A great deal has been written about the tour already, its gigantic scale and the show itself. Basically it's scheduled for three months, is expected to make around four and a half million dollars and take in nearly 60 American cities.
According to Ashley Pandell, Alice's head promotion man on the road, the band could have fixed up enough concerts to last them a year in the States alone.
But already they are set to tour Japan and Europe, including Britain, which only allows for a three week holiday in between.
"It's got to the point now," says Pandell, "where a day off is more valuable to the band than $100,000."
So this particular stop is in Detroit; two days in one of America's working class cities. The Glasgow of North America, motorcity where every second plot of land seems to be a car lot.
Tension is obvious. Nobody is out on the street after five p.m., which causes an eerie stillness in the air, but what better place for Alice Cooper to play. He's always said his stage show is simply a product of gross American bad taste and frightfulnss, and here it is in abundance.
First event of the day is the Press conference - there's one in every town the Cooper show plays. For eager journalists hoping for facts, news and glitzy info, it was a total waste of time.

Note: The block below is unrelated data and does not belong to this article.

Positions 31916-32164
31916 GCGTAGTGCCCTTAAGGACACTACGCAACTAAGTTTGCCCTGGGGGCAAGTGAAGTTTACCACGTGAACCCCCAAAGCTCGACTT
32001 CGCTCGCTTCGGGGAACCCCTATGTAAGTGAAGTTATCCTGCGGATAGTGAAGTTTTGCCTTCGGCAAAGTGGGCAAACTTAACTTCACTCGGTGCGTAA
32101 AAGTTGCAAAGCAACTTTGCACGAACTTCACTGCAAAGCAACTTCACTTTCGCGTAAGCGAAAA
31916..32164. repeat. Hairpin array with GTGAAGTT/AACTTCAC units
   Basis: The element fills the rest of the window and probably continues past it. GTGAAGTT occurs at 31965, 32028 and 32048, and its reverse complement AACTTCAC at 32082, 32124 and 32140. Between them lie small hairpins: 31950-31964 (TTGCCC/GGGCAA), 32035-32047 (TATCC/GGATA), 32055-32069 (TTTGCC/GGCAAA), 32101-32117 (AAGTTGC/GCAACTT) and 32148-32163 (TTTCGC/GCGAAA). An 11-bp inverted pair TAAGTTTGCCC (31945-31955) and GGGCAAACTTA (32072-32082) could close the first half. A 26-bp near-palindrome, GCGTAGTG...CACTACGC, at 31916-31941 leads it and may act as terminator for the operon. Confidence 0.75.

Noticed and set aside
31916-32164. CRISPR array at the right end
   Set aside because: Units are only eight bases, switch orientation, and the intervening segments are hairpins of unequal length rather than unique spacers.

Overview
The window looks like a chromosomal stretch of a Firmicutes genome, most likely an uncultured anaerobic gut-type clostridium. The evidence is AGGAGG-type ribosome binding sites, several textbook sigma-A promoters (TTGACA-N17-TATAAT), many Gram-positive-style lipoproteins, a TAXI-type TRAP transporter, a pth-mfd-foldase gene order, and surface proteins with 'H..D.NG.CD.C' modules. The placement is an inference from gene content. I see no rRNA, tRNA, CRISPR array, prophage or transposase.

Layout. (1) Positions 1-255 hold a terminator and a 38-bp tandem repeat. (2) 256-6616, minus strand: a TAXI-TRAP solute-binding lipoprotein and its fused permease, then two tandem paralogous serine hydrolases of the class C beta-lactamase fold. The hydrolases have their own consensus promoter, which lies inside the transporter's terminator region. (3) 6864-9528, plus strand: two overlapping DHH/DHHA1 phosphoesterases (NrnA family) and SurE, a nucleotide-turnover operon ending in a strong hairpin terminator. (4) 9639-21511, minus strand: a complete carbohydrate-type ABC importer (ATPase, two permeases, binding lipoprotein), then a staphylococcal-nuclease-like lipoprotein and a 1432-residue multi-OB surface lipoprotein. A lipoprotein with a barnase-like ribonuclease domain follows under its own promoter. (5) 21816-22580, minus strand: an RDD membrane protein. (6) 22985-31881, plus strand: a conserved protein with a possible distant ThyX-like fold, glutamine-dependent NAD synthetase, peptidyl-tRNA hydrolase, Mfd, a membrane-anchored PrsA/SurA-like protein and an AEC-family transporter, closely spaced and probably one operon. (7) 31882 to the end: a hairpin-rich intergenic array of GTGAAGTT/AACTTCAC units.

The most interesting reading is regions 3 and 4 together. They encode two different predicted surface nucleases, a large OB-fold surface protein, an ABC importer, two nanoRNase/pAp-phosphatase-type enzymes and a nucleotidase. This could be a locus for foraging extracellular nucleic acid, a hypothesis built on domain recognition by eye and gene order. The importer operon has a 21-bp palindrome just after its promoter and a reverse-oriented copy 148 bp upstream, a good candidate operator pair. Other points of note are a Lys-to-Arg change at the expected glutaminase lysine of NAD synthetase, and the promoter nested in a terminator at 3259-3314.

Alice eyed the massed ranks of Michigan press men. The Michigan press men eyed Alice. And battle commenced, mostly in the form of wisecracks that don't bear repeating.
Phlo and Eddie - Mark Volman and Howard Kaylan - arrived to help things along. In tow was the Great Randi, who is on tour to look after some of the special effects, and performed an illusion by using a combination of serial numbers from pound and dollar notes handed up from the audience to predict where Alice Cooper's name could be found in the telephone directory.
It was quite astonishing. Well, actually, everyone gasped at the time.
One remark Alice Cooper did make at the conference was that the most senisble thing to do whenever he's on tour is to invest money in Budweiser beer.
This could be best appreciated later that night when there were crates of the stuff in the dressing room, about the only drink around apart from Coke.